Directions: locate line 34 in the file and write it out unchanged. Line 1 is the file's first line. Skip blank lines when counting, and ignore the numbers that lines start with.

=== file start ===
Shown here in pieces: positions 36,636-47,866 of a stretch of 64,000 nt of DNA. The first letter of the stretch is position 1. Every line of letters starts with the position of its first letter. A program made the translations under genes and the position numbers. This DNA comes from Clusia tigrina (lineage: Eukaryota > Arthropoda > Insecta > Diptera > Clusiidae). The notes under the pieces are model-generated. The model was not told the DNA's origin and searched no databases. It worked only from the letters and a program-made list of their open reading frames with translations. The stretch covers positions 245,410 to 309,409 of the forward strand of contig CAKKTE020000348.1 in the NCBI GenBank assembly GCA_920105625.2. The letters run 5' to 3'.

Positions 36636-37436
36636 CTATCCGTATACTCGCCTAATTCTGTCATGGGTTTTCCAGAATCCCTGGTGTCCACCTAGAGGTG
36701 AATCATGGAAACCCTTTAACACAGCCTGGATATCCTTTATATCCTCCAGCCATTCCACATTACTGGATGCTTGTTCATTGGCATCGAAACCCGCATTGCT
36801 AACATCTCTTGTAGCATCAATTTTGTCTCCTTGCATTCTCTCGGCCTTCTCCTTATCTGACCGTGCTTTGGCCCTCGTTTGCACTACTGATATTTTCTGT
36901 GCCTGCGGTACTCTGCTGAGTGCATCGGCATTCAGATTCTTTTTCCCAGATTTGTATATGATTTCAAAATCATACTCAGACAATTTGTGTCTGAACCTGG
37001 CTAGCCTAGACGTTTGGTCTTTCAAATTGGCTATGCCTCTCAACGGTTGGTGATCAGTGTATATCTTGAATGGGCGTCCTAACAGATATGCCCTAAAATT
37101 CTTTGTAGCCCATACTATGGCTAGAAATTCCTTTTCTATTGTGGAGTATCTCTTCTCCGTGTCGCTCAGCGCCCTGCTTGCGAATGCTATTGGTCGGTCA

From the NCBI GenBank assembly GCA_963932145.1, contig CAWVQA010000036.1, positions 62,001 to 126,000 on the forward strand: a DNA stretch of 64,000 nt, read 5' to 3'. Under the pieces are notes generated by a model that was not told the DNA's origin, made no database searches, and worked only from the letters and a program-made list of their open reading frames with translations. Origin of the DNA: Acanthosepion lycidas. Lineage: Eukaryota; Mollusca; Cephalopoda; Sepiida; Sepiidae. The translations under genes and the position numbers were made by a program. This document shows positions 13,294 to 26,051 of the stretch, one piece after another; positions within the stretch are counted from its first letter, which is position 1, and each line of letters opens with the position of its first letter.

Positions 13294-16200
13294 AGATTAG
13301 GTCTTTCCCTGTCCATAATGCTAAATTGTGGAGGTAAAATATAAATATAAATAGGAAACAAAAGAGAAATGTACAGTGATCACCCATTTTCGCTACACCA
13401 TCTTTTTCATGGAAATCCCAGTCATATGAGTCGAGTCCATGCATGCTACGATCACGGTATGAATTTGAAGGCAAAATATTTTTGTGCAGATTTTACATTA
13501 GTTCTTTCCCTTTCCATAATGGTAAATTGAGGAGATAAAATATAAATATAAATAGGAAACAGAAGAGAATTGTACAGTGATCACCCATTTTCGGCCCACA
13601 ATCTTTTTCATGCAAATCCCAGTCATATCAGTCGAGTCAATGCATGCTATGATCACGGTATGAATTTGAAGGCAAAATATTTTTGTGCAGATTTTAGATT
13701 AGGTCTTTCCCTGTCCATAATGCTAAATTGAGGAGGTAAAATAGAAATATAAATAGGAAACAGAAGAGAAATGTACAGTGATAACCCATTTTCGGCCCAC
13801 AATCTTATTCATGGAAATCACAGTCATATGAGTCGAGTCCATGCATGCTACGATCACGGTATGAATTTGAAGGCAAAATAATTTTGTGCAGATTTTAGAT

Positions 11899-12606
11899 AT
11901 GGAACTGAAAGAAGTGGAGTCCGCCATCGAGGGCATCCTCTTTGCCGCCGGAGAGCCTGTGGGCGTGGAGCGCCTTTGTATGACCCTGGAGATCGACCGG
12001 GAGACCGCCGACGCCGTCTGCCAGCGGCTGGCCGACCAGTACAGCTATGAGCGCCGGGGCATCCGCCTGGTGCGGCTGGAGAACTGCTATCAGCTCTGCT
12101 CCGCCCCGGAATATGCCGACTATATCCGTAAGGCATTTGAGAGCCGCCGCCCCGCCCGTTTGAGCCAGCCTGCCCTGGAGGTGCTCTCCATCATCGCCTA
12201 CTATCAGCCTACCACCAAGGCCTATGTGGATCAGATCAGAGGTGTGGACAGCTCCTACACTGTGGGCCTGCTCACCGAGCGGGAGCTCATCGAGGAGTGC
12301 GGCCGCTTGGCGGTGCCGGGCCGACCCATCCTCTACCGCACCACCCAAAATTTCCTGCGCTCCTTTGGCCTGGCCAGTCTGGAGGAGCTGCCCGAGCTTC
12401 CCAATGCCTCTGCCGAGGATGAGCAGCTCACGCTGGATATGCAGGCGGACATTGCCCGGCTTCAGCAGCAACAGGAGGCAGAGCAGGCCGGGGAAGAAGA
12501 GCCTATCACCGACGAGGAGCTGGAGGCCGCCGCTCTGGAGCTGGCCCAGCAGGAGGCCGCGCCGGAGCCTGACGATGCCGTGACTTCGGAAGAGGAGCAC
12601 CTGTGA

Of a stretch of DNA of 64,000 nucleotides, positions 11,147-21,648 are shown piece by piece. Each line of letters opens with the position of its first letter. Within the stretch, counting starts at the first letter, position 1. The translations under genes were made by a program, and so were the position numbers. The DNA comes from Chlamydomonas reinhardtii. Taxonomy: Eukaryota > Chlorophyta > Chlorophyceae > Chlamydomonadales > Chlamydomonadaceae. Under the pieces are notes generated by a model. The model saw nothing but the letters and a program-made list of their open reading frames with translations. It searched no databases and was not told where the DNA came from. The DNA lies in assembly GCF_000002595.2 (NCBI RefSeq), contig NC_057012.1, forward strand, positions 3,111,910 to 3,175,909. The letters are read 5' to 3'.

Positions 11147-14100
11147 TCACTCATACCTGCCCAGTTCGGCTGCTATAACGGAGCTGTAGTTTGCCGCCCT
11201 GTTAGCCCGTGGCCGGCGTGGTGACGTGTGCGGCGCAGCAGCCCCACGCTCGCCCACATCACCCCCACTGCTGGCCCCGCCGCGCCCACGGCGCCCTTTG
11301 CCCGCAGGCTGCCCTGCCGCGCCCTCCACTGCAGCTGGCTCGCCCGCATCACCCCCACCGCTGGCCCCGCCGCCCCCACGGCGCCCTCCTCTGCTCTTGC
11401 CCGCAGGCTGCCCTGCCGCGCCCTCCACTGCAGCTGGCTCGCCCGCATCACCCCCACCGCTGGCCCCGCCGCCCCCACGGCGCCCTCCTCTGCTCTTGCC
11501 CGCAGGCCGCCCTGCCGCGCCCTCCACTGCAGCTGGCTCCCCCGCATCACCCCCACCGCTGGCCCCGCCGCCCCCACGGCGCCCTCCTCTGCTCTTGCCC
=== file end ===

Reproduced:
11501 CGCAGGCCGCCCTGCCGCGCCCTCCACTGCAGCTGGCTCCCCCGCATCACCCCCACCGCTGGCCCCGCCGCCCCCACGGCGCCCTCCTCTGCTCTTGCCC